Similarly, all organisations need to be transparent about their choice of baseline. For example, to the last complete financial year (but before the recent spike in inflation), average nurse pay rose by 7% compared to two decades ago but fell by 2% over the last decade (see the chart below). That said, any historical comparisons need to recognise changes within professions with, for example, nursing now being graduate-only entry and these starters having greater levels of student debt. To support a shared understanding, the pay review bodies could publish various estimates of real-terms pay trends – along with other key resources – in advance of the call for evidence.


5. Affordability should be considered in the context of the public purse rather than narrowly in terms of individual department budgets. Importantly, a significant proportion of any additional pay is returned to HM Treasury through income and other employment-related tax. On top of this, there are potential gains to the Exchequer through wider receipts from increased consumption and student loan repayments, as well as savings from potentially improved recruitment and retention. Given the public interest in having a fair pay settlement, siloed thinking around individual department budgets cannot be an excuse for not taking a balanced view on affordability to the public purse as a whole.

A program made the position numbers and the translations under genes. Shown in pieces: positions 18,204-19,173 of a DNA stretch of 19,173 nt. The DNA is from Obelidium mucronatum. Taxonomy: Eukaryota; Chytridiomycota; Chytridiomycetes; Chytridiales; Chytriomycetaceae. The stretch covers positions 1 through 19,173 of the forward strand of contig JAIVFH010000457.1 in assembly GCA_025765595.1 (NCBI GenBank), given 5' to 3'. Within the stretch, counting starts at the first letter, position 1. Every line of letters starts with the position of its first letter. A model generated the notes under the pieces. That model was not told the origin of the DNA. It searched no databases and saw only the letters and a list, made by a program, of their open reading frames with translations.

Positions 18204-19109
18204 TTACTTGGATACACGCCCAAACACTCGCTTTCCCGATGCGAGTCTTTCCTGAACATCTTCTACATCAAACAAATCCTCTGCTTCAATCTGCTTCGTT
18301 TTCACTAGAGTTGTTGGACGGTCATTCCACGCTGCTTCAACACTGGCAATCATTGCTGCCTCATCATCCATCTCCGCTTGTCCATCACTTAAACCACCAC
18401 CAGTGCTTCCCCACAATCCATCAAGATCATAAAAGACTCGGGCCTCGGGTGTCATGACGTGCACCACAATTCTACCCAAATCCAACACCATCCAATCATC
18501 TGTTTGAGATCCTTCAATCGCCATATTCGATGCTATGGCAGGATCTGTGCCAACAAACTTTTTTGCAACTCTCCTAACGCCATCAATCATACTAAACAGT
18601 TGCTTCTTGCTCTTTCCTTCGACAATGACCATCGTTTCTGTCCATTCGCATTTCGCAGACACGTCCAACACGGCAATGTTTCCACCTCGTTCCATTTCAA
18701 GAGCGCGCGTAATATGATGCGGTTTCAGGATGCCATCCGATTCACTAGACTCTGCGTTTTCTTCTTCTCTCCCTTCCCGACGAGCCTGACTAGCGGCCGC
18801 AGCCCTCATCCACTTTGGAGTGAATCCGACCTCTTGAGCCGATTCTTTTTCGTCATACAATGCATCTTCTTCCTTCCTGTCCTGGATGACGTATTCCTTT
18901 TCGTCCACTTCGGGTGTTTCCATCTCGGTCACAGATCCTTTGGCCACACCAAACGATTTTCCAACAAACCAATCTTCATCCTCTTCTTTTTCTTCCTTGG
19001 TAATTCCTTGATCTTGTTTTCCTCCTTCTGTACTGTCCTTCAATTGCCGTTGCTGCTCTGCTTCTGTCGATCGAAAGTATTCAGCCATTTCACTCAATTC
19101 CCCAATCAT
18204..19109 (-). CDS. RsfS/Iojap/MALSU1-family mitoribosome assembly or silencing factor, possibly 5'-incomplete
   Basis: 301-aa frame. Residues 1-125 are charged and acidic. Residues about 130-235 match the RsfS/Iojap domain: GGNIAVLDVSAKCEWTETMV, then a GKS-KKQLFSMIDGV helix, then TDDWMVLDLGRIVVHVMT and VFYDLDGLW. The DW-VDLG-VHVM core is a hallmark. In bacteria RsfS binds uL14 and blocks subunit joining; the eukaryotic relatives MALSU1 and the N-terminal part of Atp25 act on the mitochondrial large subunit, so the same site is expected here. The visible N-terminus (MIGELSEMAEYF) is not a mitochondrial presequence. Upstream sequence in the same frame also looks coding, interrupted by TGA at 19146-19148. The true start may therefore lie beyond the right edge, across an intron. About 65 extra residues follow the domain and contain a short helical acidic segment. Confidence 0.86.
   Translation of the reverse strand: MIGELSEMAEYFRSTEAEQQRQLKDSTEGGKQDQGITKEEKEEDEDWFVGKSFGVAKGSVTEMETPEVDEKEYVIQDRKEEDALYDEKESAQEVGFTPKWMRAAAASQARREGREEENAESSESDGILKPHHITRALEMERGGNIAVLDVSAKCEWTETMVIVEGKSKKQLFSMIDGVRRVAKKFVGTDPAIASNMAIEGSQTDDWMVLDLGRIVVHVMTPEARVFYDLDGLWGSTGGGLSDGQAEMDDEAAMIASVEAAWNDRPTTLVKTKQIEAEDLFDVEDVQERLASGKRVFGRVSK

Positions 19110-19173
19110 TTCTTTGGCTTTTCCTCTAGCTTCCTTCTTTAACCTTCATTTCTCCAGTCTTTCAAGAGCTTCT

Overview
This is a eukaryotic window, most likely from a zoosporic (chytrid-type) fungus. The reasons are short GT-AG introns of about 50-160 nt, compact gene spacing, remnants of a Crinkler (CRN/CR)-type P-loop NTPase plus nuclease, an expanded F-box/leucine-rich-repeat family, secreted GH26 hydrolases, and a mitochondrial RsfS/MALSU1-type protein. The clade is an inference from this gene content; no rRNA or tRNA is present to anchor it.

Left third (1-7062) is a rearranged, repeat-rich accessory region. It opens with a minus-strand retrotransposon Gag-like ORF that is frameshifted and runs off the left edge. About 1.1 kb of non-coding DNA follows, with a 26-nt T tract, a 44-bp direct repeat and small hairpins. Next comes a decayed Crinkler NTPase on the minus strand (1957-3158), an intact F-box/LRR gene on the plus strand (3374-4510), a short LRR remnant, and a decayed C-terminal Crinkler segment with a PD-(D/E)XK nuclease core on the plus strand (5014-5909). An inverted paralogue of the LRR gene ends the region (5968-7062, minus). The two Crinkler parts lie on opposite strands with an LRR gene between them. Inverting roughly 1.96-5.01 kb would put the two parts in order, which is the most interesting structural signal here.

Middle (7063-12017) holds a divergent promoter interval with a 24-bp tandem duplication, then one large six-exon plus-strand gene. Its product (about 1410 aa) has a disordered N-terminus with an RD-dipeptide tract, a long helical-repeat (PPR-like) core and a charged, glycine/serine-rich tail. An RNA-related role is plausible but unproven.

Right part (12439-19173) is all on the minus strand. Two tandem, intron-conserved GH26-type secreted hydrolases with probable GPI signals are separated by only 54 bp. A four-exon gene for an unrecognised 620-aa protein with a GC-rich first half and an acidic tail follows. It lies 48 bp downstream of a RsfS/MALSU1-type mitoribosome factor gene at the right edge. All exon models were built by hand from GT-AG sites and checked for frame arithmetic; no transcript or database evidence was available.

6. The pay review bodies should be explicit if any affordability envelope restricts them from recommending a pay deal which is sufficient to support a sustainable workforce that meets expected staffing and minimum service levels. Governments’ remit letters typically stress the importance that pay recommendations are affordable, while they separately also submit evidence on what their stated affordability limits are. Given this, the pay review bodies should state, as a minimum, which national workforce targets are most at risk given any constraints to the level of their pay deal imposed by the governments’ limits on the funding available.


7. The governments’ remit for pay review bodies should explicitly cover the importance of fair pay between professions. An individual’s pay satisfaction is often determined by both its absolute and relative level. Given the move towards multi-disciplinary teams and changing skill mix, the review bodies should better consider the relative pay of different staff groups, particularly when covered by different contracts. Of note, only South Korea appear to have a higher pay difference between specialist doctors and nurses (3.7 times more) than England (3.3 times higher)​, with the average across the 26 countries with broadly comparable data being 2.3 times more.